Ready to send your manuscript to a publisher for review? Don’t make the mistake of being under-prepared!
Manuscript submissions come in a myriad of shapes and sizes, but nothing frustrates a publisher more than having to sift through badly formatted submissions with little to zero introductions. When editing your manuscript, stick to a neat, uniform look that will invite your reviewer to read it, rather than confuse them with a cluttered format. Based on the mistakes and negligence of other writers who have come before you, check out some of these things not to do when you submit your manuscript.
- Have blatant spelling and grammar mistakes throughout your manuscript or cover letter.
- Send a manuscript lumped together as one paragraph (you’d be amazed what we’ve seen!).
- Disregard the submission guidelines and instructions on the publisher’s website.
- Send the manuscript in the body of an email.
- Forget to research the type of books represented by the publisher.
- Use strange colors or fonts – stick to something standard and easy to read.
- Compare yourself to incredibly famous writers. Let the reviewer find those similarities.
The list goes on, but if your manuscript submission needs to have one thing—other than your work—it should always be accompanied by a cover letter.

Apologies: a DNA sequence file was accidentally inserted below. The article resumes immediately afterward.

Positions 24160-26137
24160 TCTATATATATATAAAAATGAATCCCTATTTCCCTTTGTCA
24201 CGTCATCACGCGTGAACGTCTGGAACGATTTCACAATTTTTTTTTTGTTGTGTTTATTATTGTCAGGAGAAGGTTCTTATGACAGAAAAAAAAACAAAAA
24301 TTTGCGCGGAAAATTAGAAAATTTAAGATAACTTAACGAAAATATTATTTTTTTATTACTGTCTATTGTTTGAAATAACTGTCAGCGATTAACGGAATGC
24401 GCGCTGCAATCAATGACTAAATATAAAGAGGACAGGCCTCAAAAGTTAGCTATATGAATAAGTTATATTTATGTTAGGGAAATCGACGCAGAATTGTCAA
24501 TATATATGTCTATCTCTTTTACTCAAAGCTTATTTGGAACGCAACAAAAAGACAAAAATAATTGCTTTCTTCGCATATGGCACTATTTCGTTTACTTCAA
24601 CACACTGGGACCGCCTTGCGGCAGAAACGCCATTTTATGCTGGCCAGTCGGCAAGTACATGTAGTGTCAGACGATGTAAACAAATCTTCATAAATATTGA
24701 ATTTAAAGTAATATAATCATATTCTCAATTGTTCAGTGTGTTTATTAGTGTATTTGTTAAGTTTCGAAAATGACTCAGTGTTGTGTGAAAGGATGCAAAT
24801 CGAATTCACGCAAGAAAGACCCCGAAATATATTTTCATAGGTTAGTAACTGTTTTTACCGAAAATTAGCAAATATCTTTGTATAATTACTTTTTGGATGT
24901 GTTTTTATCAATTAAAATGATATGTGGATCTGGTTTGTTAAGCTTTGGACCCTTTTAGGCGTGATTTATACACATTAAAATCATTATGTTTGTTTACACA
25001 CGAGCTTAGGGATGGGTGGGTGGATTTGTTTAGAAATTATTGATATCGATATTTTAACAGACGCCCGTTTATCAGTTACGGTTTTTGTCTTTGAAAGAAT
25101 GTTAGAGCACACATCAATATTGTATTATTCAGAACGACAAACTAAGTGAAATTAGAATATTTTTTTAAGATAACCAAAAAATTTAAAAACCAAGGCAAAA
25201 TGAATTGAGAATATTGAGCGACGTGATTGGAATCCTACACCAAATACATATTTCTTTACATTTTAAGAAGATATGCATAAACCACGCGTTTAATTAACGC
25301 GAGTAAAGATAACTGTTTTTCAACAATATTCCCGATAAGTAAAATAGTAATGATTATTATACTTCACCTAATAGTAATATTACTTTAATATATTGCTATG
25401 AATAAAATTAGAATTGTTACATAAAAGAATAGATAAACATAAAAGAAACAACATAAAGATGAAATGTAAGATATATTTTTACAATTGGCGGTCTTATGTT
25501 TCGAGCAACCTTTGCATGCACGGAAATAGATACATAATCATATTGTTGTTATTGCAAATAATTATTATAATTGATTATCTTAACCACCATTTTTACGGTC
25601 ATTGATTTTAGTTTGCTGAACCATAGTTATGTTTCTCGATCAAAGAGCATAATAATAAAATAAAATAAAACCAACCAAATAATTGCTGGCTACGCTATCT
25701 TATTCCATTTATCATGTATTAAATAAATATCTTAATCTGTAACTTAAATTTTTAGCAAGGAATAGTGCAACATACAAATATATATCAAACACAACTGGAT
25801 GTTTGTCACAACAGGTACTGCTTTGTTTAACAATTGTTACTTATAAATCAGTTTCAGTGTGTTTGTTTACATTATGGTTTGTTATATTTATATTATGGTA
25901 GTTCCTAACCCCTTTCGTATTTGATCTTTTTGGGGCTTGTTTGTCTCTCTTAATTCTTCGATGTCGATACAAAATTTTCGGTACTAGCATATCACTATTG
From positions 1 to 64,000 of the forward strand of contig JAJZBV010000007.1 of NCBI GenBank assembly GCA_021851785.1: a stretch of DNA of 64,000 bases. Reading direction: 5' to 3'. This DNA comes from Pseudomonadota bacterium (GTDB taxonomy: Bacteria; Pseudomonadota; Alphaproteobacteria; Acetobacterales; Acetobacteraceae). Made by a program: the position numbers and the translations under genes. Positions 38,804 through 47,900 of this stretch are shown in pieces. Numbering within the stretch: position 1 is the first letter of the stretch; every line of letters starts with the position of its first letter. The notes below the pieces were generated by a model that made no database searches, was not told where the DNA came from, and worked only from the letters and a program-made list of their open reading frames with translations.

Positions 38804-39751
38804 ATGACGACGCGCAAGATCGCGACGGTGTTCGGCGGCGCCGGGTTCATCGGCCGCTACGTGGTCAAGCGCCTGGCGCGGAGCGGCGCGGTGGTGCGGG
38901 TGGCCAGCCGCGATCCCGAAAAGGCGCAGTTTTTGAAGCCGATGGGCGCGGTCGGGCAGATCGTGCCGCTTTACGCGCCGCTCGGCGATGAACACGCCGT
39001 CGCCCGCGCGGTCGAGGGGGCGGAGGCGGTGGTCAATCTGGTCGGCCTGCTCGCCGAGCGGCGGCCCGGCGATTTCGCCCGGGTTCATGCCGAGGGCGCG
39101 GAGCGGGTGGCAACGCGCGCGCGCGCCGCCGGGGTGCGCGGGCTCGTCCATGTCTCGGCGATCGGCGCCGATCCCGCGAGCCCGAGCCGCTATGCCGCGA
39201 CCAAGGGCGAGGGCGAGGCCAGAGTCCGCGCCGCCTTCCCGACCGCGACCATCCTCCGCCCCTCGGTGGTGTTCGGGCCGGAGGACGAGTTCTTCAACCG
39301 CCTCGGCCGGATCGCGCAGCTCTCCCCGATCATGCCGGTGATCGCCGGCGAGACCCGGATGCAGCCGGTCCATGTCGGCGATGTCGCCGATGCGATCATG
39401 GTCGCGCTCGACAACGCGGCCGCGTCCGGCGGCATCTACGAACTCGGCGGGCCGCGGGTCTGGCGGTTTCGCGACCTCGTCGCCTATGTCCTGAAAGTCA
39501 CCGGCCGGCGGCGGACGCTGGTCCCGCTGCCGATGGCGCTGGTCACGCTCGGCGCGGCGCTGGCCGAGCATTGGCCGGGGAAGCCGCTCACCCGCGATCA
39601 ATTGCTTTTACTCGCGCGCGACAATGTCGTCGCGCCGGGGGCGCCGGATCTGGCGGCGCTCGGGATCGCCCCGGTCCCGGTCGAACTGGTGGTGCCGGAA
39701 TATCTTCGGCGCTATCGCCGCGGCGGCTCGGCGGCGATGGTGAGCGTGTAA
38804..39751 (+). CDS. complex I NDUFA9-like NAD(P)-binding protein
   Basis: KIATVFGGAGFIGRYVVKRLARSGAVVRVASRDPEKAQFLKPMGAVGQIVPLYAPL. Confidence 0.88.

Your cover letter should include the following:
Explanation of the book
Provide a concise summary of your book. What genre does it fall into? What is it about? Tell them about your work!
Many of us dread writing about ourselves, but this doesn’t have to be your life’s story! Just write something brief that will help the publisher and your readers get to know you better as a writer.
Connections and credits
Is this your first or fifth book? Did your short story get published on a blog or in a magazine? Did you intern for a publishing company in the past? Are you friends with someone notable? Humbly mention any of your relevant connections and significant publishing credits.
Explain what your ultimate goal is for promotion. Who is your target audience? How are you going to reach them? Even if you don’t have definitive answers on your future marketing goals,it says a lot that you are even thinking about it on your own. Furthermore, talk about what you are already doing to promote yourself. Are you on social media? Do you have a blog?
Why you? Why them?
Be sure to explain why you think that publisher is the right one for you, and why your book is a good fit for the publisher. Not only does this show your attentiveness to the publisher’s brand and mission statement, but it displays a certain kind of intentionality that’s refreshing to any reviewer.
Once you’ve crafted a cover letter, tidied up your manuscript, spell checked them both multiple times, and sent your submission to the publishing company, the final step is to be patient. Most publishers get numerous submissions a day, so don’t be discouraged if it takes a few weeks or even months. Feel free to follow up, but don’t become a nuisance.